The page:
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Spicing up research on sub-national development through open data: Indonesia Data for Policy and Economic Research (INDO-DAPOER)

Also available in Bahasa

It is a capital mistake to theorize before one has data. Insensibly one begins to twist facts to suit theories, instead of theories to suit facts. – Sherlock Holmes.
It's a game changer for those working on Indonesia's sub-national development issues. Comprehensive data at the sub-national level is now available to the public through INDO-DAPOER (Indonesia Data for Policy and Economics Research) at DAPOER, which means ‘kitchen’ in Indonesian, is intended to be a ‘place’ where various data are blended, like spices, and cooked to produce analytical works, research papers, and policy notes.

INDO-DAPOER is the first World Bank sub-national database consisting of both province and district level data to be publicly accessible from anywhere in the world. The database provides access to around 200 indicators from almost 500 districts and 34 provinces in Indonesia, which in general go back to the early 1990s and even 1980s for some. The indicators are grouped into four main categories: fiscal, economic, social demographic, and infrastructure. Indicators range from sub-national government revenue and expenditure, sub-national GDP, to specific education, health, and infrastructure indicators such as net enrollment rate for junior secondary, immunization rate, and household access to safe sanitation.

From open data to development impact – the crucial role of the private sector

Prasanna Lal Das's picture

Can open data lead to reduced energy consumption (and therefore slow down climate change)? Can open data help improve maternal health services (and thus improve facets of public delivery of services)? Can open data help farmers and crop insurers make better crop predictions (and thus lead to smarter investment decisions in agriculture)? Can open data empower citizens to fight back against police corruption (and thus help promote the rule of law)?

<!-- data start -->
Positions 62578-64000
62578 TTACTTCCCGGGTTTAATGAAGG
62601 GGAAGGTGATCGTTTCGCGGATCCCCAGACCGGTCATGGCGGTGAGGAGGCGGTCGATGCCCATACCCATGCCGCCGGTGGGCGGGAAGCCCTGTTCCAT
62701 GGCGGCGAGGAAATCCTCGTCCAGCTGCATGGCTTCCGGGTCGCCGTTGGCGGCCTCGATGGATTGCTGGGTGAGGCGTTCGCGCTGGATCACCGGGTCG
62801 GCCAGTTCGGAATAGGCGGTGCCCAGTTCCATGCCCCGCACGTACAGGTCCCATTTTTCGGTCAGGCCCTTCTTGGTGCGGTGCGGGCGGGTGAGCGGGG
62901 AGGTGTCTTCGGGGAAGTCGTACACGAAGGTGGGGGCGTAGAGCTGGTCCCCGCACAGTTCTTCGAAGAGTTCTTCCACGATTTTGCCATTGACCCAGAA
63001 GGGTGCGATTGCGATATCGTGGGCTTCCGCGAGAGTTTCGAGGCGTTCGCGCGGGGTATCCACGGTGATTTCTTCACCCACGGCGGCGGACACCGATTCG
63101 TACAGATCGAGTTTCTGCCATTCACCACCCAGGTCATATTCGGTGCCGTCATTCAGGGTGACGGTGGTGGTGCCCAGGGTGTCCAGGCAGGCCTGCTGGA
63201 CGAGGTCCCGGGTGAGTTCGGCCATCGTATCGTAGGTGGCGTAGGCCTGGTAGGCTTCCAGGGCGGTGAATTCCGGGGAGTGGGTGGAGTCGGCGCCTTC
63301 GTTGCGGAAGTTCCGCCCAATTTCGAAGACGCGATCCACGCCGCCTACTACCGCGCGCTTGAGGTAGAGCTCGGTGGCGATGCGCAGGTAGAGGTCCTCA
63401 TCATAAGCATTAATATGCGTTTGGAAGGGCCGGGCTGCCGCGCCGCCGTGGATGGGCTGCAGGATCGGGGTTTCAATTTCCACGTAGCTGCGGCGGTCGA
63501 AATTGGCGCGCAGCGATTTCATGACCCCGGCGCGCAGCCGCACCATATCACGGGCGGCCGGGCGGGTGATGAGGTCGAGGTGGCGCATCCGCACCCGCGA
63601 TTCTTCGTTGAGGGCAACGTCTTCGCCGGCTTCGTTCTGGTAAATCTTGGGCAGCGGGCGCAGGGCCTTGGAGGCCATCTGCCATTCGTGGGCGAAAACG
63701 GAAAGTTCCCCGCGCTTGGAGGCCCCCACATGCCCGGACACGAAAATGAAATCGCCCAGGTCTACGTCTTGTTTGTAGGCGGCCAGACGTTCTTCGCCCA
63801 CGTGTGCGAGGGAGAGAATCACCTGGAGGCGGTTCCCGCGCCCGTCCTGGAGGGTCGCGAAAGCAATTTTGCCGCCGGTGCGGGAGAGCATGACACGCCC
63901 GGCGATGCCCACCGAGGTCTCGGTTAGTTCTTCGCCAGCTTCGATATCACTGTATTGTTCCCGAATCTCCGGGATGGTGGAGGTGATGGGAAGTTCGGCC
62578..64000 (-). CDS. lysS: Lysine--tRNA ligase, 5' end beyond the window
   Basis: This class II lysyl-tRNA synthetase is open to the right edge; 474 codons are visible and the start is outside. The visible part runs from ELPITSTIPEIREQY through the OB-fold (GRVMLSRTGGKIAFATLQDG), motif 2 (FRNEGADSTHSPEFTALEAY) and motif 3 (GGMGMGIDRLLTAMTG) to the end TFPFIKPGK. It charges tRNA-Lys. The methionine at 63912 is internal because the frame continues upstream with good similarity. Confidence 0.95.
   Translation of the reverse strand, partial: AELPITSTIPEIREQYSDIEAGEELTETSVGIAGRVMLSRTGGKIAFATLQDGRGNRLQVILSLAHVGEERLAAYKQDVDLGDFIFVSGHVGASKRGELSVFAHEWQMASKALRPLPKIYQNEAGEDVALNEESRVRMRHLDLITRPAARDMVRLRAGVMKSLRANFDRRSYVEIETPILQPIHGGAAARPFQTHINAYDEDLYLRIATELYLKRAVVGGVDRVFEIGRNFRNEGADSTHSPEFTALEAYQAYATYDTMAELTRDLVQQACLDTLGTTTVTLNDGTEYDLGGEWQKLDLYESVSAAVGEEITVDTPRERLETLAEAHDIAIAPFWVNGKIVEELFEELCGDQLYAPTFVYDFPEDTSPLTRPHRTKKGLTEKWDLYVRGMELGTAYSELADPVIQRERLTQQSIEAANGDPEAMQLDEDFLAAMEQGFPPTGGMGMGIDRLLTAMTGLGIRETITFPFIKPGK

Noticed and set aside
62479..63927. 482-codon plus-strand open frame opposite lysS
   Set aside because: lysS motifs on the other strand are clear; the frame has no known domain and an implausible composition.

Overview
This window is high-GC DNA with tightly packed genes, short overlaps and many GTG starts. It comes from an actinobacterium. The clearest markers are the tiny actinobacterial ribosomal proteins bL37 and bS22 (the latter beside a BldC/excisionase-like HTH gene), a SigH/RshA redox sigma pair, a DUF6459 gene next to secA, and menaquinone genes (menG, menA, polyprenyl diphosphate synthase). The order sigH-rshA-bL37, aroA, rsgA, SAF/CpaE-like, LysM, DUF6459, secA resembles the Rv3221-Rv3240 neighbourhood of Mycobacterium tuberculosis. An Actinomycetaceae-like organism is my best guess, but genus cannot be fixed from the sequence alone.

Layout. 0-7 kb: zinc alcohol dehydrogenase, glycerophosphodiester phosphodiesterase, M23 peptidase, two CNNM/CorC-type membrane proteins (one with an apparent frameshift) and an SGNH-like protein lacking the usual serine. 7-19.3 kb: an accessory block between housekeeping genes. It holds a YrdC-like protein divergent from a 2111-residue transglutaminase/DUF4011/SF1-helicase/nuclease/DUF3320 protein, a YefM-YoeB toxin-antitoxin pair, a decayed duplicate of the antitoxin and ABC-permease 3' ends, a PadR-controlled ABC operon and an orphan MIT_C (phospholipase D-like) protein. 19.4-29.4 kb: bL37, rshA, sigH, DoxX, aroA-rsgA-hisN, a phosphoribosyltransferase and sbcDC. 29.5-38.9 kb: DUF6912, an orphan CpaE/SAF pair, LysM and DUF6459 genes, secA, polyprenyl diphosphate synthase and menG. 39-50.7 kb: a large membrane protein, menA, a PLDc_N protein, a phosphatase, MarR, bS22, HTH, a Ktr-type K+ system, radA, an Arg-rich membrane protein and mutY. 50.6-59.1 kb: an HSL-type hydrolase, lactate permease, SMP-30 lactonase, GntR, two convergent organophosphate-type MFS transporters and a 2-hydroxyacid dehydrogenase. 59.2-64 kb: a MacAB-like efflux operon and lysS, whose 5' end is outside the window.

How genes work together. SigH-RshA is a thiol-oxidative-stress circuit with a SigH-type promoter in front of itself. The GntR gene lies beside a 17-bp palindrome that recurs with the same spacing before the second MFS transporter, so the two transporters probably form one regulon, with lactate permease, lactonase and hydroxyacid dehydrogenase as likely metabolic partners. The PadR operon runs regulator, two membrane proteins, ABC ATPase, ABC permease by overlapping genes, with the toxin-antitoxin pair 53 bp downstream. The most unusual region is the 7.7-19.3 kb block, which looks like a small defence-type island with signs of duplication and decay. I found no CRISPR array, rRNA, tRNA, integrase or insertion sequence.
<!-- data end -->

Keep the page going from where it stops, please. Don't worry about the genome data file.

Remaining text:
खुले डेटा से विकास प्रभाव तक — निजी क्षेत्र की महत्‍वपूर्ण भूमिका

Prasanna Lal Das's picture

क्‍या ओपन डेटा (खुला/सर्वसुलभ डेटा) की वजह से ऊर्जा खपत में कमी आ सकती है (और इसलिए जलवायु परिवर्तन धीमा हो सकता है)? क्‍या ओपन डेटा से मातृत्‍व स्‍वास्‍थ्‍य सेवाएं बेहतर हो सकती हैं (और इस तरह सेवाओं के सार्वजनिक वितरण संबंधी पहलुओं को बेहतर किया जा सकता है)? क्‍या ओपन डेटा से किसानों और फसल बीमाकर्ताओं को फसल संबंधी पूर्वानुमान लगाने में मदद मिल सकती है (और इस तरह कृषि में निवेश के अधिक समझदारी वाले निर्णय लिये जा सकते हैं)? क्‍या पुलिस भ्रष्‍टाचार से लड़ने में ओपन डेटा नागरिकों को सशक्‍त कर सकता है (और इस तरह कानून के शासन को प्रोत्‍साहित करता है)?

You asked, we listened - open data now in 18 languages

Maryna Taran's picture
Also available in: 中文 | Español | العربية
We ask users of our open data from around the world to send us feedback. The journalists, researchers, students, developers and others we hear from, frequently ask for one thing: to make data available and accessible to the public in their local language.

A student in Indonesia asking for World Bank data in his local language

We listened, and as part of an effort to expand access to our data, we've translated the most popular 70 indicators from the World Development Indicators into 18 local languages - spoken by over 1 billion people around the world.